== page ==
What are your top three greatest accomplishments you have achieved during your career so far?

  1. I established, managed, and sold my own business before the age of 25. I moved over from the US to set up an overseas branch of a business there. I was the sole employee in the UK, and was responsible for everything – taxes, import requirements, employment law, sales, marketing, website development, logistics… I did it all! It was an incredible experience and I think having that first-hand knowledge has helped so much as I’ve grown in my career, to understand the other parts of the business and their challenges.
  2. Passed my CISSP exam on my first try! The CISSP pass rate is about 20%. For me to sit it and pass it on the first go, with no formal education and no hands-on security experience – I’m incredibly proud of that achievement! I know that CISSP gets a lot of flak from the industry, and I don’t see it as the be-all and end-all of my security knowledge, but it was important for me to have that rubber stamp to prove that all of my studying and dedication paid off – and it did!
  3. Achieved a career move into security. It was something I talked about for years, and something I know people struggle with on a daily basis. When I handed my notice in at my Marketing job, I hadn’t even applied for a security role at that point – I had no other job lined up, and we were in the middle of a global pandemic which was causing furloughs, redundancies, and more, but I’d had enough. Once I decided to make the move, I began interviewing almost immediately and had 2 job offers within a month. I had a few people say that I got my job through my network or I only got a job so quickly because I’m a token woman hire – I know the interview process I went through, I passed the assignment I was given just as every other person in my team has had to do – I’ve earned the job I have, and I’m so proud of myself for taking the leap, backing myself, and making it happen!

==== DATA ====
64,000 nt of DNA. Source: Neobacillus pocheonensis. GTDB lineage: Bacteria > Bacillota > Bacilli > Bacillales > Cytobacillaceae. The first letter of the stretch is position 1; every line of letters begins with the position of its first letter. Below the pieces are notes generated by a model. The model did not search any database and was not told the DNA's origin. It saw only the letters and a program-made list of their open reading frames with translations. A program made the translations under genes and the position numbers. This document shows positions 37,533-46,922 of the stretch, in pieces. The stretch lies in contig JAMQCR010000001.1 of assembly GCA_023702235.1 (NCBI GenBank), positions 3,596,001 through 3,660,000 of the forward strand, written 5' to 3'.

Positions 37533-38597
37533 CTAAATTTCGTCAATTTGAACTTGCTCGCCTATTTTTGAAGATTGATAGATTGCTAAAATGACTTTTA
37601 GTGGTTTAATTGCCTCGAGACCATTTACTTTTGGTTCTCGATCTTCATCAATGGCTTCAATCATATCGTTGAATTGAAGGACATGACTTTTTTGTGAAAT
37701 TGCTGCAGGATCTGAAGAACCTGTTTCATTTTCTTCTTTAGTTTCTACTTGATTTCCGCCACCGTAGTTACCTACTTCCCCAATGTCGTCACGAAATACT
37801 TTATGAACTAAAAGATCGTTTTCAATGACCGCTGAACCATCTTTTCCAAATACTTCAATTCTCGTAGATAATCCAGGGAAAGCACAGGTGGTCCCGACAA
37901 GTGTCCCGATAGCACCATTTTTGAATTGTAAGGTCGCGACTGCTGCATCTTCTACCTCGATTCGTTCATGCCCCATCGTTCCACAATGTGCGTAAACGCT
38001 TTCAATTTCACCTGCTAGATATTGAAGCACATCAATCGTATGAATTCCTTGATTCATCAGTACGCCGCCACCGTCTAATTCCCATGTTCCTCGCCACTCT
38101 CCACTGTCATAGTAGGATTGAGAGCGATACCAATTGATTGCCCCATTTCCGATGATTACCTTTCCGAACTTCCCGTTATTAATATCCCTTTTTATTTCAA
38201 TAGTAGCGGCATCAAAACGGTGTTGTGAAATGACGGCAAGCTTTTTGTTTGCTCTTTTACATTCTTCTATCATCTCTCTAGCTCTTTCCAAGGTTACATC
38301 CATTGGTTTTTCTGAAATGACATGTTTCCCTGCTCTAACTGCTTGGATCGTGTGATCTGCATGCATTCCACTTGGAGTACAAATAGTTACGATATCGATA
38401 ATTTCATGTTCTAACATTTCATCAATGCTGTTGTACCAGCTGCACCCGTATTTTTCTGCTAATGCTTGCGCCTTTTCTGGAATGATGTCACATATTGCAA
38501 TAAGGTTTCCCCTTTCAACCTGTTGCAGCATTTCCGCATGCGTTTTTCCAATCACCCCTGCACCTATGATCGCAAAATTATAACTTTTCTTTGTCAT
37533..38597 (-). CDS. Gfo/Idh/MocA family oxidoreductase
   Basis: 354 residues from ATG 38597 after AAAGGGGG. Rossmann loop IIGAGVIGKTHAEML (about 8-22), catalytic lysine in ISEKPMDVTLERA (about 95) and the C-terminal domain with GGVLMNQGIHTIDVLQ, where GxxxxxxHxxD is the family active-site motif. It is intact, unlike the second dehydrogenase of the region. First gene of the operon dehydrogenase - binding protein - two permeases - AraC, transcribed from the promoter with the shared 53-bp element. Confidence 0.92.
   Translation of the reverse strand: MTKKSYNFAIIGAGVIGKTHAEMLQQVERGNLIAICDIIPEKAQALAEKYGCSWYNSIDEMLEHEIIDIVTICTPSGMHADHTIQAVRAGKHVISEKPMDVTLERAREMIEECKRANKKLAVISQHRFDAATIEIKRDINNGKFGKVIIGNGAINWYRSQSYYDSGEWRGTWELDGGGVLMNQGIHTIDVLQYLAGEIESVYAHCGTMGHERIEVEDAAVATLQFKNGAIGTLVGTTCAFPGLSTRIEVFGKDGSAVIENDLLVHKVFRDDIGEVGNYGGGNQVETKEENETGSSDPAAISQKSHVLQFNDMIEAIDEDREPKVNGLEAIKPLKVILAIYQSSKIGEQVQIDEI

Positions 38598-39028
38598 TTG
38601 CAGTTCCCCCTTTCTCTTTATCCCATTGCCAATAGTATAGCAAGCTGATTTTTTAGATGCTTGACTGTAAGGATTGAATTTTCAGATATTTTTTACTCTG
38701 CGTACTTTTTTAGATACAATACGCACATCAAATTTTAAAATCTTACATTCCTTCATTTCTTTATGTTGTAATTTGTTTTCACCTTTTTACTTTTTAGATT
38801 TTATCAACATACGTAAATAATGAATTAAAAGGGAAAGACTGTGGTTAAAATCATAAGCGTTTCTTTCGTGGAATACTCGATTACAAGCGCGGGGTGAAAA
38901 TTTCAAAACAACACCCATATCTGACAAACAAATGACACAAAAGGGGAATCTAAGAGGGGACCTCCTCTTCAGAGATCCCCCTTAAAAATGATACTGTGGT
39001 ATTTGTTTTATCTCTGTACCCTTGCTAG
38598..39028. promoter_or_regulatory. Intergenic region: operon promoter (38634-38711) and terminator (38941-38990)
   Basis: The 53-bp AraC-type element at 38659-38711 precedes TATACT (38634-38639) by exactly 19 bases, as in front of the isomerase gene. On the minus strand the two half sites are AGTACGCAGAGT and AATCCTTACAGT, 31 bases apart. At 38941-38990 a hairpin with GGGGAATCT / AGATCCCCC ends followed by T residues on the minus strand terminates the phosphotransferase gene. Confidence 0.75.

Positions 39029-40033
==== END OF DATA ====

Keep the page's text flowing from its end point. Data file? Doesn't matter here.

What are you doing to support other women, and/or to increase diversity, in the tech/cyber industry?